Leya Evelyn was born in Washington, D.C., and educated at Brown and Yale Universities. She moved from New York City to Nova Scotia in the early 1980s. “For an artist, it is a good place to live," she says. "Spacious and quiet. Despite the beautiful scenery and frequently grey skies, my abstract paintings focus on color, its expressive qualities, and how it creates form and space.”
Leya Evelyn exhibits her work widely in Canada and the U.S., as well as across Europe. She is the recipient of numerous grants from provincial and federal agencies including a Canada Council Established Artist Grant in 2000. Evelyn became an elected member of the Royal Canadian Academy of Art in 2011. She has taught at the Nova Scotia College of Art and Design in Halifax as well as privately.
The primary focus in Evelyn’s artwork is color that provokes emotion and challenges perception. The paintings seek to evoke uncensored memories and states of mind: exploring possibilities, imaginings, and openings. Her process begins with photo-silk-screened images drawn from personal experience. Inspired by these images and the emotions they fuel, paint, collage, written words, form, and texture are added and build up into a density that reveals a deeper, nonliteral, experience. Removed from specific contextual references, these works become a metaphor for the elusiveness of knowledge and experience.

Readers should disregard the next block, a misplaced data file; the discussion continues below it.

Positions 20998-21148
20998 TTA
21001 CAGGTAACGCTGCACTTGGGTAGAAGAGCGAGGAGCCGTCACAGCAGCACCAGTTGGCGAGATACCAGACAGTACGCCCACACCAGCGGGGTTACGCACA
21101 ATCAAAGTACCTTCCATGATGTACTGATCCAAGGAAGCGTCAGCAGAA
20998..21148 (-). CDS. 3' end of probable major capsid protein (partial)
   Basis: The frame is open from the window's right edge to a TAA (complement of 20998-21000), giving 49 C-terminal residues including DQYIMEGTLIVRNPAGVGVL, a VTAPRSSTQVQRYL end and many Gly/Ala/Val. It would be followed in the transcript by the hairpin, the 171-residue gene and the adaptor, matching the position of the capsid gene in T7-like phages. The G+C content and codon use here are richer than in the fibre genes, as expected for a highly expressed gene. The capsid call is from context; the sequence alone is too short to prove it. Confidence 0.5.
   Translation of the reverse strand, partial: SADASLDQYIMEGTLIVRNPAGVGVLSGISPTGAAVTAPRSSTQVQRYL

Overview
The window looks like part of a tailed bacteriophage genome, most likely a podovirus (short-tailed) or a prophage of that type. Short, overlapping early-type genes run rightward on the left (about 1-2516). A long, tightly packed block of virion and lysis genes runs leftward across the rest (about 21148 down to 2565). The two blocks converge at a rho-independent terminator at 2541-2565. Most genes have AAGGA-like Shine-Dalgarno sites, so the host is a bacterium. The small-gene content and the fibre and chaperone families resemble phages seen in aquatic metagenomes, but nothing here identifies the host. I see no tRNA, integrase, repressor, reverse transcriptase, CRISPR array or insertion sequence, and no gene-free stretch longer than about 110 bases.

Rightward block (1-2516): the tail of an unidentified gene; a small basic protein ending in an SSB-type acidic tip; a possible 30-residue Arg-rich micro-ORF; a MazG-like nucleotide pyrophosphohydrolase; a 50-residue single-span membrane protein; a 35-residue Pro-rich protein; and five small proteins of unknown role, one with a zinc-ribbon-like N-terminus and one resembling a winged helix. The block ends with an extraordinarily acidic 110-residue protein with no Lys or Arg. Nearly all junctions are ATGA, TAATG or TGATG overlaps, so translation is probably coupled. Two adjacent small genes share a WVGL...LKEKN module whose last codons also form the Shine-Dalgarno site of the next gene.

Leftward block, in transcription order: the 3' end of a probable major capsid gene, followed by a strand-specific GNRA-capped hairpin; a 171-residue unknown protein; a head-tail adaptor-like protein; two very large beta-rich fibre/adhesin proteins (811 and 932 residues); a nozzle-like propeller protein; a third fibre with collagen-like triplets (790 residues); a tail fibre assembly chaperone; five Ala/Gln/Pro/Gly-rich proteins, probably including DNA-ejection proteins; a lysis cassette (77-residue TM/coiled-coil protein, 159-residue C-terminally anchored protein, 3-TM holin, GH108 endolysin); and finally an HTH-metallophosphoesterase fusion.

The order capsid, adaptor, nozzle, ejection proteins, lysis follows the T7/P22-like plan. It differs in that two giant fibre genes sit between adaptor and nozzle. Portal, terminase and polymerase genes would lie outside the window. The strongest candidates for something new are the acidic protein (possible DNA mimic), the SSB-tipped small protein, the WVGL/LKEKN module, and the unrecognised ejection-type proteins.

An Interview with Leya Evelyn
Who are you and what do you do?
Over my many years of painting, I have consistently been dedicated to creating abstract images. Although I studied drawing and painting using objects, the focus was on creating form with color, not on the image itself. This focus was an easy introduction to creating paintings about how color can in itself be the image and create a sympathetic emotional response.
Why do you do what you do?
I paint abstract because it feels right. Without words, I can reach a deeper level of emotions and connections with myself and with the viewer. I am an abstract painter. Right from the first day, abstraction spoke my language. I never wanted to paint otherwise. For me, it talks about the inexpressible part of being human. Not being attached to objects, makes sense out of the unknown. Forcing me to be open to what I don’t know. Literally, through the paint itself, it educates me. Teaches me to experience, to be open.
“I want to create a world that goes beyond something that you or I know about. I have been told by many people that what happens over the years is that they look at a painting and they see new things, and that’s very exciting for me.”
How do you work?
I begin with photographs and collage elements. For a long time, I silk-screened the photographs onto the canvas before starting. More recently I have been using Xerox transfers which allow me more flexibility. The collage elements are pieces of fabric, used for the added texture and color they present. After this process, I write, text inspired by the images, onto the canvas. Then I begin the painting using cues from the many possibilities that arise from these preliminary acts. I have used oil bars for most of my painting career. They give a very rich sumptuous color to the work.